Frame: Well, Tom, as we know, house price declines experienced over the past two to three years have resulted in a tremendous wave of mortgage defaults and foreclosures that have, in turn, imperiled financial institutions with significant exposure to U.S. residential real estate. Fannie Mae and Freddie Mac both obviously fit this bill, as do many other financial institutions. Moreover, in Fannie and Freddie's case, both GSEs were very highly leveraged, meaning it didn't take a lot of losses, at least in a relative sense, to wipe out their capital. I would add that Federal Reserve officials had repeatedly warned about this over the past decade.

Now against this backdrop, Fannie Mae and Freddie Mac saw significant losses arising from, first, increased reserves against expected future losses on their credit guarantee business, meaning they needed to put aside reserves because they saw mortgage defaults and foreclosures rising and expected those increases to continue and so they needed to write down the value of those loans. They also saw mark-to-market losses on their own mortgage-backed securities, as well as holdings of subprime mortgage-backed securities. Many people don't realize this, Tom, but Fannie Mae and Freddie Mac were funding about one-quarter of the subprime mortgage market, or about $250 billion, at the outset of this crisis.

Moderator: Based on their current condition and status, Scott, in your view, what will be the role of the housing GSEs in addressing the ongoing housing crisis?

Frame: Well, since the imposition of the conservatorship regimes at Fannie Mae and Freddie Mac, both institutions are essentially now instruments of the federal government. As such, their attention to profitability has lessened substantially and instead been replaced by a focus on supporting government policy in the mortgage markets. One example of this is the administration's Homeowner Affordability and Stability Plan. Other examples of this have included the way that they've priced their credit guarantees since the conservatorship, as well as the terms of loan modifications that they've been accepting.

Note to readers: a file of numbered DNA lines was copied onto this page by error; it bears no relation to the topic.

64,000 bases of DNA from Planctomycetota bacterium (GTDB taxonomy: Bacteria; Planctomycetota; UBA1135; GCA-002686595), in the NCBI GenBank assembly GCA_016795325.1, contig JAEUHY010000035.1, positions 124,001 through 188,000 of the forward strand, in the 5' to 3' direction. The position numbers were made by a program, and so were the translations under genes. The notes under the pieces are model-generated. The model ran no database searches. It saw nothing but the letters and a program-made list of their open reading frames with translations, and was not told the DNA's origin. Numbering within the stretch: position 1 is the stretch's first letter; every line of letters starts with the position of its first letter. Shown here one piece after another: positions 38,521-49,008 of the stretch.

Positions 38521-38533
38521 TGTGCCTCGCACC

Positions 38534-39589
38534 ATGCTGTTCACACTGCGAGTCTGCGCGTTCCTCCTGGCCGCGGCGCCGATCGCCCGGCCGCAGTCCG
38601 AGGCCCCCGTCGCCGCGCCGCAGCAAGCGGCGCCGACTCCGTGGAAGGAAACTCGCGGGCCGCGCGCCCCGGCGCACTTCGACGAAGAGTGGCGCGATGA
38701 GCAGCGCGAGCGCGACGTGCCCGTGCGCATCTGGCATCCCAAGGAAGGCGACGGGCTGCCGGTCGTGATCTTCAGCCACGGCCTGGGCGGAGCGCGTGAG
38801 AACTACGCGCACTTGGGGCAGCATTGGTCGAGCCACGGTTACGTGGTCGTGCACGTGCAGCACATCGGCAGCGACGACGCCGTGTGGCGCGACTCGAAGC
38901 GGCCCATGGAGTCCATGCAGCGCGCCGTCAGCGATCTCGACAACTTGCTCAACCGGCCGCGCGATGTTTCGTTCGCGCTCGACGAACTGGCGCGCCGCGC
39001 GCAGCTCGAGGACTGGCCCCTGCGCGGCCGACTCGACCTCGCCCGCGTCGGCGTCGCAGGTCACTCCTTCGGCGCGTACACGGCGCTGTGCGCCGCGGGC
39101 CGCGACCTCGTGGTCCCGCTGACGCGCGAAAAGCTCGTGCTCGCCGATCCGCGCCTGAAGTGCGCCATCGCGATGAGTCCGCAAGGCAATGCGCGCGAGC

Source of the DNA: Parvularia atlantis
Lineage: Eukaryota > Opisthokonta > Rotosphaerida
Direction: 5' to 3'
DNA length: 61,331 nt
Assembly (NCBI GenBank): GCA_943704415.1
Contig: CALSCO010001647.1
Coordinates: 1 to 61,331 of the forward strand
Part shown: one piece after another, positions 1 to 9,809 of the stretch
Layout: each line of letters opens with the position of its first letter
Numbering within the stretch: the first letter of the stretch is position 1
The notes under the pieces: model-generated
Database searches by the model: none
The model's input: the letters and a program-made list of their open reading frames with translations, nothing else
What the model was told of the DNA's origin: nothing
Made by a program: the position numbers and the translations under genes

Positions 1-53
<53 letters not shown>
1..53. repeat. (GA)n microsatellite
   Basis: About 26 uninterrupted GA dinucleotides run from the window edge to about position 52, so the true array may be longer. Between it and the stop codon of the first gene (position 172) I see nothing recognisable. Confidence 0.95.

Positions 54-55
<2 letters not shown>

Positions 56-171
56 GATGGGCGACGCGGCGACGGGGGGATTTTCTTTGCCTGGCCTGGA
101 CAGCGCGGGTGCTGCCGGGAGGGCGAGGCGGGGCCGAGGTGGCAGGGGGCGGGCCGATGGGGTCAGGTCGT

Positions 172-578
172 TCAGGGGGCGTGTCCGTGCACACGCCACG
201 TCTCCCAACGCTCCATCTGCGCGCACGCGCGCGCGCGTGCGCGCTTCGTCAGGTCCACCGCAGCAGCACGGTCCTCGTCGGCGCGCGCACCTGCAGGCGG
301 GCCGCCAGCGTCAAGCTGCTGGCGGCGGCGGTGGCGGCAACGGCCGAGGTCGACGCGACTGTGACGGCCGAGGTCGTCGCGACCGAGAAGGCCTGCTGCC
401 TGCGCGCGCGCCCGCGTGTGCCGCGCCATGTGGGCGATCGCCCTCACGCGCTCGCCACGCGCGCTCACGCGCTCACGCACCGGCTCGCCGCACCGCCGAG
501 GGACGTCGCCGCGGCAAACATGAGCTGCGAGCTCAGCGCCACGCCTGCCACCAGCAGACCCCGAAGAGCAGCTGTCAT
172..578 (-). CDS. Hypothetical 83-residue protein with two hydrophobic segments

Moderator: Scott, my last question to you is, in your opinion, what does the future hold for Fannie Mae and Freddie Mac?

Frame: Well, that's a great question. In my personal opinion, I think Fannie Mae and Freddie Mac will remain in their current state of conservatorship at least until the housing and mortgage market storms have passed. Then a decision has to be made about whether to move some or all of their activities into the government permanently, to make them completely private, or simply reintroduce them in their old form back into the marketplace. Now, I'll add that this decision is further complicated by developments with other financial institutions with large mortgage exposures. I'm talking about troubles at thrift institutions, mortgage bankers, private mortgage insurance companies, and monoline bond insurers. Fundamentally altering Fannie Mae and Freddie Mac will have significant implications for all of these institutions, and I hope to spend some time this summer working through some of these issues.

Moderator: Well, we will look forward to following your further research. Thank you, Scott.

Again, we've been speaking to today with Scott Frame, an economist at the Atlanta Fed. This concludes our Financial Update Focus podcast on Fannie Mae and Freddie Mac. For more information, please see the second quarter 2009 edition of Financial Update. On our Web site, www.frbatlanta.org, you can read Scott's working papers about this topic. Thanks for listening, and please return for more podcasts. If you have comments, please send us e-mail at podcast@frbatlanta.org.